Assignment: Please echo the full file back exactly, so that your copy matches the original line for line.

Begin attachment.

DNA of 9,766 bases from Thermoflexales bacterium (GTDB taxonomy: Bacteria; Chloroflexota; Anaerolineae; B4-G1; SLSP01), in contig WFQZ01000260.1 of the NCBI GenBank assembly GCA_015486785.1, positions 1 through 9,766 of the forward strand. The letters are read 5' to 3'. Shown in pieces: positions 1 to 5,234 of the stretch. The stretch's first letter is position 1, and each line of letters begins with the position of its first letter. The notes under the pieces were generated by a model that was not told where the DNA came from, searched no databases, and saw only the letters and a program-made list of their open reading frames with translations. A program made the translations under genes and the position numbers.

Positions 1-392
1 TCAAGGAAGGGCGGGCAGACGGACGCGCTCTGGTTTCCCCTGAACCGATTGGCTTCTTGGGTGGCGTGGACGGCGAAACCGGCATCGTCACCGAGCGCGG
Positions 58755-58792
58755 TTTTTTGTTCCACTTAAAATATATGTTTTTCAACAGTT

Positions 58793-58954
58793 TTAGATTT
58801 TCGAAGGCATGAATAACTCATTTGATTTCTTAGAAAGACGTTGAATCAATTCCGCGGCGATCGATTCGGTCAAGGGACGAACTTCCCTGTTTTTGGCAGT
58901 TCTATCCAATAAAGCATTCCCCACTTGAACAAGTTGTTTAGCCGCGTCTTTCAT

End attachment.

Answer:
DNA of 9,766 bases from Thermoflexales bacterium (GTDB taxonomy: Bacteria; Chloroflexota; Anaerolineae; B4-G1; SLSP01), in contig WFQZ01000260.1 of the NCBI GenBank assembly GCA_015486785.1, positions 1 through 9,766 of the forward strand. The letters are read 5' to 3'. Shown in pieces: positions 1 to 5,234 of the stretch. The stretch's first letter is position 1, and each line of letters begins with the position of its first letter. The notes under the pieces were generated by a model that was not told where the DNA came from, searched no databases, and saw only the letters and a program-made list of their open reading frames with translations. A program made the translations under genes and the position numbers.

Positions 1-392
1 TCAAGGAAGGGCGGGCAGACGGACGCGCTCTGGTTTCCCCTGAACCGATTGGCTTCTTGGGTGGCGTGGACGGCGAAACCGGCATCGTCACCGAGCGCGG
Positions 58755-58792
58755 TTTTTTGTTCCACTTAAAATATATGTTTTTCAACAGTT

Positions 58793-58954
58793 TTAGATTT
58801 TCGAAGGCATGAATAACTCATTTGATTTCTTAGAAAGACGTTGAATCAATTCCGCGGCGATCGATTCGGTCAAGGGACGAACTTCCCTGTTTTTGGCAGT
58901 TCTATCCAATAAAGCATTCCCCACTTGAACAAGTTGTTTAGCCGCGTCTTTCAT